The nurse who did give out the details may be reprimanded for not using better judgment and Saldanha may have broken the rule about passing on a phone call. But the only tragedy here is that a woman (that I know nothing else about) took her own life instead of apologizing and now her children don’t have their mother.
I hope that this will be used as an opportunity for people to decide now who you want to have your information were you to be hospitalized. Who will be your advocate or support person and have that conversation with them about your expectations were you to be suddenly incapacitated. Were Kate Middleton to have a patient advocate at her bedside, or helping her husband, Prince William know their rights to privacy, there is always a chance the outcome may have been very different.
Registration is now open for Long Island Family Centered Patient Advocacy Training, Registration
See the following links for more information about HIPAA:
LI Patient Safety Advisory Council InformationHIPAA: Everything You Want to Know about Patient Privacy but Are Afraid to Ask! US Department Health and Human Services For Consumers HIPAA Video
Sunday, December 9, 2012
Professional Patient Advocate Institute
I just spent two days in Orlando at the second annual Professional Patient Advocate InstituteConference. Day one consisted of a certificate program. The training covered legal issues, hospital visits, billing and reimbursements, direct services, a business plan, marketing and family support.
You wouldn’t go to court without a lawyer someone said, so why enter the healthcare system without an advocate?
According to the PPAI, some facts to justify the need for a patient advocate; 52 million caregivers provide care to adults ages 18 and up with a disability or illness. 26% of employed adult children take care of a family member and the annual loss to American businesses due to caring for aging parents is $3 trillion.
Presently we are in the early stages of professional patient advocacy services. This service is not regulated so we are in a unique position to begin preparing for what an advocate needs to do and how they could / should be helping a patient. Whether it is billing or reimbursement, medication management or doctors visits, at the bedside in the hospital or understanding a care plan, patient advocates can play an important role in the future of healthcare.
Many nurses are becoming advocates because the time spent at the bedside in nursing is diminishing and nursing no longer allows enough time for patient interaction.
The cost for an advocate can vary from a very high daily rate or a retainer to an hourly rate decided by predicting the needed services.
Another way to encourage advocacy is the way PULSE of NY teaches the family and friend of the patient. This community based teaching is called Family Centered Patient Advocacy Services. It focuses on the families need to participate. This way, there is no charge and the people who know the patient best, want to help and be part of the support system are there for the patient with the needed tools learned at one of the half day workshops.
Day two at the conference focused on guest presenters starting with Trisha Torrey as the keynote. Trisha started Every Patients Advocate a number of years ago following her own unfortunate experience using the healthcare system.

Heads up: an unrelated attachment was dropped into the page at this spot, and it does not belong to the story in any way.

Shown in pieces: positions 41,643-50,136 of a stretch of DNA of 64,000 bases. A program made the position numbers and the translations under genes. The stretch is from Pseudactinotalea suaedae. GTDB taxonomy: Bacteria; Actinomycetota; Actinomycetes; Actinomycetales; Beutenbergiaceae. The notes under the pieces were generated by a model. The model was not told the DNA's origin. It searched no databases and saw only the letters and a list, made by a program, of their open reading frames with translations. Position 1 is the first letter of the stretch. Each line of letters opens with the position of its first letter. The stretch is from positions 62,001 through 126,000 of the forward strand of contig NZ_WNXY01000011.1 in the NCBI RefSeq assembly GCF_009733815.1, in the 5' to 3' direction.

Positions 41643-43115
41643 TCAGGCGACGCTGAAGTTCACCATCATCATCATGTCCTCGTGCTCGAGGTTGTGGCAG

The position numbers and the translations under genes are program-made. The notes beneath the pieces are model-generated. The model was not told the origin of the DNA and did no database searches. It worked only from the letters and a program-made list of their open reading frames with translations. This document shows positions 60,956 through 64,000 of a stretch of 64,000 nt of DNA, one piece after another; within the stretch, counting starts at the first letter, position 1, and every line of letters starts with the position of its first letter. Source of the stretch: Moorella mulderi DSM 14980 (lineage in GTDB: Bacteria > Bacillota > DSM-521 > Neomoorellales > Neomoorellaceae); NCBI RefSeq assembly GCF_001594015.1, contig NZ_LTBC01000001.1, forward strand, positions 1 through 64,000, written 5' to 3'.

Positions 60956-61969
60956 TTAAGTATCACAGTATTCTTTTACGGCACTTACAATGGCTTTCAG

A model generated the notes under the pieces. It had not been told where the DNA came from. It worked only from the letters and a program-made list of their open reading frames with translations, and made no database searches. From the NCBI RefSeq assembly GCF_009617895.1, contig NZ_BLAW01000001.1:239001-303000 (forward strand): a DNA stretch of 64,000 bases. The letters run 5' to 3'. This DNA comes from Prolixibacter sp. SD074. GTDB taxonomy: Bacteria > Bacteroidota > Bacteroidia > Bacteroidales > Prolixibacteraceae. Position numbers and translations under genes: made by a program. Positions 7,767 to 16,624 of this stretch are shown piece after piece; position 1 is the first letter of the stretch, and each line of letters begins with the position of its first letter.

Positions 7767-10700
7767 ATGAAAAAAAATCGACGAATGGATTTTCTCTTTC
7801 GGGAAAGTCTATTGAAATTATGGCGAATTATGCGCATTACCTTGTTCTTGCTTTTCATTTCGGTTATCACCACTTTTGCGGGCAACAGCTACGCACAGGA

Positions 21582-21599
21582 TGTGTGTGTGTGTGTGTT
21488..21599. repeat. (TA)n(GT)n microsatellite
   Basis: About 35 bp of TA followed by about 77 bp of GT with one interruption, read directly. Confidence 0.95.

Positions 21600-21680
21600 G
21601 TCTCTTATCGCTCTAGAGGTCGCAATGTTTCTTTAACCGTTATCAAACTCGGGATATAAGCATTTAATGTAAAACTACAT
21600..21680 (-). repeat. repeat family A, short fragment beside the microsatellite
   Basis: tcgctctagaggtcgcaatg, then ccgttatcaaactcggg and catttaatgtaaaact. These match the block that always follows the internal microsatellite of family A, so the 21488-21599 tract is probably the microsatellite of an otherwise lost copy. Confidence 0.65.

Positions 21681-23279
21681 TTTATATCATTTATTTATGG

Lisa Freeman, the PULSE ofNY contest winner attended her first contest with the professional scholarship of $500.00. Lisa took a Family CenteredPatient Advocacy Training on February 7, 2012 which made her eligible to apply for the scholarship.
Consider becoming a family centered patient advocate and learn about patient safety. The charge to take this program is minimal and the lessons will last a lifetime.
Register here for the January 12, 2013 training. Family Centered Patient Advocate Training Registration.
Tuesday, December 4, 2012
Leapfrog Group Hospital Ratings
A recent report from the Leapfrog Group has rated hospitals across the country. The Leapfrog Group is an independent, national not-for-profit organization of employer purchasers of health care. The Leapfrog Group is a voluntary program aimed at mobilizing employer purchasing power to alert America’s health industry about health care safety, quality and customer value.
An A, B, C, D, or F score assigned to a hospital based on expert analysis of infections, injuries, and medical and medication errors that cause harm or death during a hospital stay—looked closely at how safe hospitals are for patients.
Locally, on Long Island, 5 hospitals scored an A and now have bragging rights to being the “safest” hospitals on Long Island, in New York and maybe in the country.
One of these hospitals was reported by another group last spring as one of the worst hospitals in patient safety while at the same time winning an award for Excellence in Patient Safety from yet another group.
The CEO of a Midwestern hospital that scored low expressed reservations about how the Leapfrog Group compiles and validates the data it uses to compile scores.
A well known California hospital disputes their F score because they say one patient death in 2010 unfairly lowered its grade from a C to an F.
The senior vice president for a 101-year-old hospital, says he "patently disagrees" with his hospital's F grade, saying that's not reflected in current federally reported data. "Much of what Leapfrog is using is three or four years old," he says, "and is based on some proprietary methodology, capriciously assigning adverse grades to someone."
Hospitals across the country scoring an A have a very different outlook. They boast to their commitment to patient’s safety, quality care and committed staff.
Years ago I went to a meeting and on the plane I read a magazine listing top hospitals. I didn’t see a hospital that I knew was always winning awards. When I saw a top administrator from this hospital, I mentioned that his hospital wasn’t listed. He grabbed the magazine from my hands and sat in a corner reading it. Upon his return just minutes later, he shared that this magazine is trash and their scoring doesn’t mean a thing.
Using these rating tools, whether it’s about your local hospital or physician, patient safety and quality care is a two way street and by being vigilant as patients or family members we can help control the outcomes. Going into a hospital with an F rating might even keep you on guard and with good reason. Ratings are a tool. I know of too many people who were injured or died in “the best” hospitals.